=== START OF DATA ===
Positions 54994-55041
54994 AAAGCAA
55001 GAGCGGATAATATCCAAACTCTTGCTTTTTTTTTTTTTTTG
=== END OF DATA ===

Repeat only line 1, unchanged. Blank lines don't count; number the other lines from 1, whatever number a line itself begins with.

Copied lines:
Positions 54994-55041